Thus, it would be advantageous to have an electromagnetic interference shielding which has a continuity of the conductive layer each time it is employed.

Further, since the coatings are somewhat brittle they must be applied after shaping or molding or else incontinuity will result at the bends, corners and other forming stress points.

It would be advantageous to be able to apply an electromagnetic interference shielding prior to forming which has the characteristic to be formed, or can be generated on the surface after forming without employing coating techniques. These and other advantages of the present invention will become apparent from the following description and claims.

BRIEF DESCRIPTION OF THE INVENTION

In accordance with the present invention an anti-static and/or electromagnetic interference shielding is obtained by laminating or otherwise adhering to a surface of a block, sheet, film or as an internal lamina of a multi-laminar sheet block or film of moldable polymeric material an electroconductive dehydrohalogenated polymeric film, sheet or block or a dehydrohalogenatable lamina contained on or internal of a laminar film or other structure and thereafter dehydrohalogenating the lamina to provide the electroconductive or anti-static shield. The bonding of such sheet, film or block of dehydrohalogentated or dehydrogenatable polymeric film, block or sheet to the moldable or formable polymeric substrate can be accomplished by temperature annealing, adhesive or other bonding technique.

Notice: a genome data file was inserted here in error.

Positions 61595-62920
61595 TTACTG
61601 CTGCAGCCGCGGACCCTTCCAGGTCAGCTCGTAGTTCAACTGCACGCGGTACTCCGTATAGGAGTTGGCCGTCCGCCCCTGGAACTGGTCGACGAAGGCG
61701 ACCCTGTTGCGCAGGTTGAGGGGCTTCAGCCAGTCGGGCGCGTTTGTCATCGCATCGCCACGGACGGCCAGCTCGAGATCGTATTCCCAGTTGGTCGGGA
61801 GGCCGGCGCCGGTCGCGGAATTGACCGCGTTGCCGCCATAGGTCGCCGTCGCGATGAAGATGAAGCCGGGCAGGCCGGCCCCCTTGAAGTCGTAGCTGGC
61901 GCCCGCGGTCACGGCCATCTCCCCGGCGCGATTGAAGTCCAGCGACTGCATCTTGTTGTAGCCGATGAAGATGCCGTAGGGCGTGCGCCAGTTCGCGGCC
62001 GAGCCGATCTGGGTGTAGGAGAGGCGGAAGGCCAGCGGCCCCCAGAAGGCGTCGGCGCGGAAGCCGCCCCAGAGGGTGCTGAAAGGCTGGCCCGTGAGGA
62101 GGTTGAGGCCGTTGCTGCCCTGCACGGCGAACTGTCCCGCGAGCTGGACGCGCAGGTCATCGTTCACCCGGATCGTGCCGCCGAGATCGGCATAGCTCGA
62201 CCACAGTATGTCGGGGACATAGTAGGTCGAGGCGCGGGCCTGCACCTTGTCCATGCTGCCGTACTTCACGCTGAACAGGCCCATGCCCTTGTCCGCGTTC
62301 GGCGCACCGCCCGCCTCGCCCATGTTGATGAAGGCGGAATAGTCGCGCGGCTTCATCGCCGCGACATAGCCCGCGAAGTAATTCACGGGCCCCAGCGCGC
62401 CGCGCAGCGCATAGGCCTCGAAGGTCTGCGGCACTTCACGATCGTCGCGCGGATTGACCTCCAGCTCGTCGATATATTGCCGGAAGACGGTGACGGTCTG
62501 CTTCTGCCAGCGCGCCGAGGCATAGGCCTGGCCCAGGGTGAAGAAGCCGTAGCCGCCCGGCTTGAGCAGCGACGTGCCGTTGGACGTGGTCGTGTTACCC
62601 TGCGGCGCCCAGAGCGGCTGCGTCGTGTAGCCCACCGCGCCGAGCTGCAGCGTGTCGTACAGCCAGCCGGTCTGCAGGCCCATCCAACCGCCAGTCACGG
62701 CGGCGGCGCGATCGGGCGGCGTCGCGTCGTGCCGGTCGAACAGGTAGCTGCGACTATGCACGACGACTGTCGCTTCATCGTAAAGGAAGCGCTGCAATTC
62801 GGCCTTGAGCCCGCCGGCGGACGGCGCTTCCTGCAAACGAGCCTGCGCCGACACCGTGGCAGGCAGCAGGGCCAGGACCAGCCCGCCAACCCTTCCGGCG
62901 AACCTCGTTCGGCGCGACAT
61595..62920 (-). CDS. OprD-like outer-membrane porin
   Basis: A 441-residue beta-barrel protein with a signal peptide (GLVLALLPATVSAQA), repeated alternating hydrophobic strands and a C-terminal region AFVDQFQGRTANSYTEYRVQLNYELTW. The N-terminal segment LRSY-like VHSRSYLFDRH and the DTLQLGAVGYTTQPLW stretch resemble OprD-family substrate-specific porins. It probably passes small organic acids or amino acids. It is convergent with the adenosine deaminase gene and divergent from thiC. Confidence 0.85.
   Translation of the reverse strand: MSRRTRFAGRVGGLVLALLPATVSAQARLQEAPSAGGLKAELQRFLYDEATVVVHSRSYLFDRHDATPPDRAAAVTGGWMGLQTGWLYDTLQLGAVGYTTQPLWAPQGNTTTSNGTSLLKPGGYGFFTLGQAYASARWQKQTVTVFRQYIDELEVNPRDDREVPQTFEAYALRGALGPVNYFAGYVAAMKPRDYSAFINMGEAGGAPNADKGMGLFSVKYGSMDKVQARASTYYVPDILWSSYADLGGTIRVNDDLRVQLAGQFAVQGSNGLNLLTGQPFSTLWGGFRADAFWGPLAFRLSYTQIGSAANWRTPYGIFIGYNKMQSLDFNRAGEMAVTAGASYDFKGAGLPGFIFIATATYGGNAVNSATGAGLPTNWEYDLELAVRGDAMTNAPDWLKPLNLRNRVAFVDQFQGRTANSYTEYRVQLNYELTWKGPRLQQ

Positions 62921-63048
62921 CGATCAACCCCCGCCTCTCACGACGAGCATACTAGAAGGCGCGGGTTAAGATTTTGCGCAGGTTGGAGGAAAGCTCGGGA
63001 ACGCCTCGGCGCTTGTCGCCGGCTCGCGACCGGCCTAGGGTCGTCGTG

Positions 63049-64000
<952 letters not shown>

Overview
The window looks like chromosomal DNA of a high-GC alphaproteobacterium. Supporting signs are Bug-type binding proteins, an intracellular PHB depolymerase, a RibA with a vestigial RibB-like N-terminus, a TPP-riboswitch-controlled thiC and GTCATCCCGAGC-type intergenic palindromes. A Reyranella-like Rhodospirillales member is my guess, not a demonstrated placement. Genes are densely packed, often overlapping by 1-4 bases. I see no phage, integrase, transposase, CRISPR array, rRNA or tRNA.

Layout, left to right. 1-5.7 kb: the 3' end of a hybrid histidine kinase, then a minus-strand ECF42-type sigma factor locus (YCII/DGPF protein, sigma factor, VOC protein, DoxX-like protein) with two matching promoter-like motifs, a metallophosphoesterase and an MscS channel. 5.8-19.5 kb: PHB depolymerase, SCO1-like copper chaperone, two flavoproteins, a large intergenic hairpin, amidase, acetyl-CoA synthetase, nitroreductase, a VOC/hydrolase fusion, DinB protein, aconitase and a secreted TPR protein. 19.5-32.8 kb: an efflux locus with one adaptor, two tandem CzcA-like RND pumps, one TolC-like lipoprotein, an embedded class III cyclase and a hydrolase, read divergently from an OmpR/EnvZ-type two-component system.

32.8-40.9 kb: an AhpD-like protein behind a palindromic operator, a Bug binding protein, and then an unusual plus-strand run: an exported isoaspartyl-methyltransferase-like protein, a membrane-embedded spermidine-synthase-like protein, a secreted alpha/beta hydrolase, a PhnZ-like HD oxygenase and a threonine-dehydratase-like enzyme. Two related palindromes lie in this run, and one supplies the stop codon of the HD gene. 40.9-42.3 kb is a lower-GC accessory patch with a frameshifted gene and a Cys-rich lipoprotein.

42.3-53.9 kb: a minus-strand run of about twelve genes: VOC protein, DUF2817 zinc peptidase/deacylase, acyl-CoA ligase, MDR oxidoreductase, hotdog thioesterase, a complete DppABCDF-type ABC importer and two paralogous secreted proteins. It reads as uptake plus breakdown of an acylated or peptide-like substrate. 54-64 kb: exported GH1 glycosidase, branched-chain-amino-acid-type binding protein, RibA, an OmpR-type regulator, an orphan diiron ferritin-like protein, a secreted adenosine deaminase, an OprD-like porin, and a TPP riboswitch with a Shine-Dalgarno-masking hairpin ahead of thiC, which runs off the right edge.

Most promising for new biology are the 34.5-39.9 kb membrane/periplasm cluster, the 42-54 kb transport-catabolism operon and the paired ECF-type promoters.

Use of the present invention can be made in any shaping, molding or forming operation wherein electromagnetic interference or anti-static shielding, static barrier or collector or electrode coating is needed. The versatility of the present invention permits sheet molded polymer laminate technology to be used to mold cabinets for computer or business machines as well as antistatic laminate films for packaging electronic parts.